Looking at the totality of the circumstances attending the August 8 identification, the judge would have had an ample basis to conclude that the police did not use any impermissibly suggestive procedures. The argument that the showing of the defendant's photograph for the second time would make the victim more likely to choose it is unconvincing where all the other photographs in the array had also been seen previously by the victim, and the defendant's photograph had not been singled out in any manner in the previous viewing. This is not a case where a defendant's photograph was the only one duplicated in one or more arrays; but even in those cases, such duplication has not been held sufficient, by itself, to compel exclusion of the resulting identification. See Commonwealth v. Paszko, 391 Mass. 164 , 169-170 (1984), and cases therein collected.
The victim explained that she did not select the defendant's photograph from the large number shown her on the night of August 7 because, at the time, she was looking mainly for people with short hair and she passed over anyone with long hair. In light of this explanation, her failure to pick the defendant's photograph from the initial array of approximately 120 to 360 photographs has little significance. Cf. Commonwealth v. Correia, 381 Mass. 65 , 68, 72-73 (1980); Commonwealth v. Paszko, supra at 171; Commonwealth v. LaPierre, 10 Mass. App. Ct. 641 , 644 (1980).
The detective's direction to the victim to concentrate on facial features "that don't change" while looking at the four pages of photographs was a commonsense suggestion of general application. Despite the defendant's claim that the suggestion "must have telegraphed to [the victim] the message that something changeable such as hair was the key to making an identification," it did not target any one particular photograph or create a likelihood of misidentification. Cf. Commonwealth v. Correia, supra at 72 (detective's comment that witness should look carefully because robbers often wore disguises, and his action in pointing to two pictures of defendant as an example, was made in good faith as general advice, and he was not attempting to accentuate the defendant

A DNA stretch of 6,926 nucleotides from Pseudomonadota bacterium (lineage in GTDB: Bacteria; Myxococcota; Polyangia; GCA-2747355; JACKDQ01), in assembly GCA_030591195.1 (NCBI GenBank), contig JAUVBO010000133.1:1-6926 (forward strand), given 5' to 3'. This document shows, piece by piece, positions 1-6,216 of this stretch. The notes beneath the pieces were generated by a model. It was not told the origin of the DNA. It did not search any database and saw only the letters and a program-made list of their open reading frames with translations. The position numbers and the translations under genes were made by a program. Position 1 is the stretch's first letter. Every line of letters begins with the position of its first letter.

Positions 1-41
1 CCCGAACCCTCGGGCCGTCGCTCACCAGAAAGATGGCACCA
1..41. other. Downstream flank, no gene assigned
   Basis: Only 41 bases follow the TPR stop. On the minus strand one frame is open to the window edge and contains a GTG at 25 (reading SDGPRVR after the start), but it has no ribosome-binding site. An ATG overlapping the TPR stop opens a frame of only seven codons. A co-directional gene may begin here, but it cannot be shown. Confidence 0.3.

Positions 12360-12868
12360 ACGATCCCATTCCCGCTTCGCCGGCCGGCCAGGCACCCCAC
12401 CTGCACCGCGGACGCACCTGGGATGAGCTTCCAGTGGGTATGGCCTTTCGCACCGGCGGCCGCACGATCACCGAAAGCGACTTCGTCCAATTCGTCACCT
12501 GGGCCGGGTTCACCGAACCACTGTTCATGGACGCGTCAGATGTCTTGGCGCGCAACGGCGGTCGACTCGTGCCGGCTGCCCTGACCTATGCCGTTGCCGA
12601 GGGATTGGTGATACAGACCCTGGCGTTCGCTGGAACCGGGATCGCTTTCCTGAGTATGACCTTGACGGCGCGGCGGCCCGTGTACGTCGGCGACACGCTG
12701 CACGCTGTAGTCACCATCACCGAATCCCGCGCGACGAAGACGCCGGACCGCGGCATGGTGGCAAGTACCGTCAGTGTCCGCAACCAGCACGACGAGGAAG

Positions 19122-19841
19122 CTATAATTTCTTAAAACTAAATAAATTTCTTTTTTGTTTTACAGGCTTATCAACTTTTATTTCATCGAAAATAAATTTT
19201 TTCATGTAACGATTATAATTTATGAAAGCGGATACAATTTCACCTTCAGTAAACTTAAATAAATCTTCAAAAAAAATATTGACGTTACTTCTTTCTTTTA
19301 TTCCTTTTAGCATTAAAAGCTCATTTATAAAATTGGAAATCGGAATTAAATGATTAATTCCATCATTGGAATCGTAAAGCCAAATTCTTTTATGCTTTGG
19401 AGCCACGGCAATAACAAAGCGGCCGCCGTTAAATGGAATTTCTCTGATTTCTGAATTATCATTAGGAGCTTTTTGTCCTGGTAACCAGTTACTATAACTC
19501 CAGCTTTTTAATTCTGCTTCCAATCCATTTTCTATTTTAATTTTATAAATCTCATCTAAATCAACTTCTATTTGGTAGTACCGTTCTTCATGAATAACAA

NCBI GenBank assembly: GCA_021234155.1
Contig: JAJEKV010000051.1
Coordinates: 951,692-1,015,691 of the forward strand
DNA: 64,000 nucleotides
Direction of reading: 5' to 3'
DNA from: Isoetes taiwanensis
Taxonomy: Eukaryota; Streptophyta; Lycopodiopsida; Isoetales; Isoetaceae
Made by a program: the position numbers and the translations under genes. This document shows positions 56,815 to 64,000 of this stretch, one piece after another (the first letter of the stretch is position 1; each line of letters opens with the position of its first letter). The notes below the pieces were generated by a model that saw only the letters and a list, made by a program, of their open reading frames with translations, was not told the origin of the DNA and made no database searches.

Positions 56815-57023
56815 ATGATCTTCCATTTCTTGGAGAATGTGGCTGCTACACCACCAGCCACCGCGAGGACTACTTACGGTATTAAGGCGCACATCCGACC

although defendant was only person whose pictures appeared in array both in disguise and without). The fact that the photograph was the first one on the first page does not compel a different conclusion.
In a related point, the defendant's claim that he was the only man in the array depicted with long hair is not accurate: many of the men pictured in the array had long hair, of varying styles. Although the defendant's hair may have been the fullest, that was not enough to render the array impermissibly suggestive, especially where it was contrary to, rather than consistent with, the description of the attacker. Cf. Commonwealth v. Napolitano, 378 Mass. 599 , 603 (1979) (police not required to limit array to pictures of heavy men with beards, and array was fair where only three of forty-four photographs depicted heavy men with scraggly beards, a description of the assailant). The victim's statement that she would be more certain it was her attacker if she could see him with short hair indicates she selected the defendant's photograph not because of the hair, but in spite of it. Cf. Commonwealth v. Melvin, 399 Mass. 201 , 206-207 n.10 (1987) (although photograph of defendant was only one where arm was in sling and witness had seen intruder fall on his shoulder, identification sustained where victim did not select the photograph on that basis); Commonwealth v. Mobley, 369 Mass. 892 , 896 (1976) (where defendant was only one in photographic array wearing ski cap, and robber had worn a ski cap, identification admissible where witness testified he was not looking for a hat when he examined the pictures). The victim's qualification of the identification by stating she could not be sure without seeing the defendant with short hair also supports the conclusion that the conduct of the police was without significant effect. See Commonwealth v. Paszko, supra at 171; Commonwealth v. Correia, supra at 79; Commonwealth v. Mayo, 21 Mass. App. Ct. 212 , 217 (1985).
That the victim previously selected two other photographs does not render her subsequent identification of the defendant suspect, where she clearly qualified her selections, stating
that neither of the men depicted was her attacker, but merely resembled him in some respects. Cf. Commonwealth v. Paszko, supra. The defendant's contention that those men did not resemble the defendant at all is contradicted by the record. [Note 7]
Even if the August 8 identification had been unconstitutionally suggestive, the subsequent photographic and in-court identifications would still be admissible, because the record amply supports the judge's finding that they resulted from the victim's independent observations of the defendant at the time of the crime. See Commonwealth v. Botelho, 369 Mass. 860 , 868 (1976). The following factors are to be considered in determining whether there was an independent source: (1) the extent of the witness's opportunity to view the criminal at the time of the crime; (2) the accuracy of the witness's description, and any errors in failing to identify the defendant or identifying some other person; (3) whether suggestions were given to the witness regarding identification of the defendant; (4) the level of certainty of the witness; (5) the length of time between the crime and the identification. See Thornley II, 406 Mass. 96 , 101 (1989); Commonwealth v. Thornley, 400 Mass. 355 , 364 (1987) (Thornley I); Commonwealth v. Mobley, 369 Mass. 892 , 896 (1976).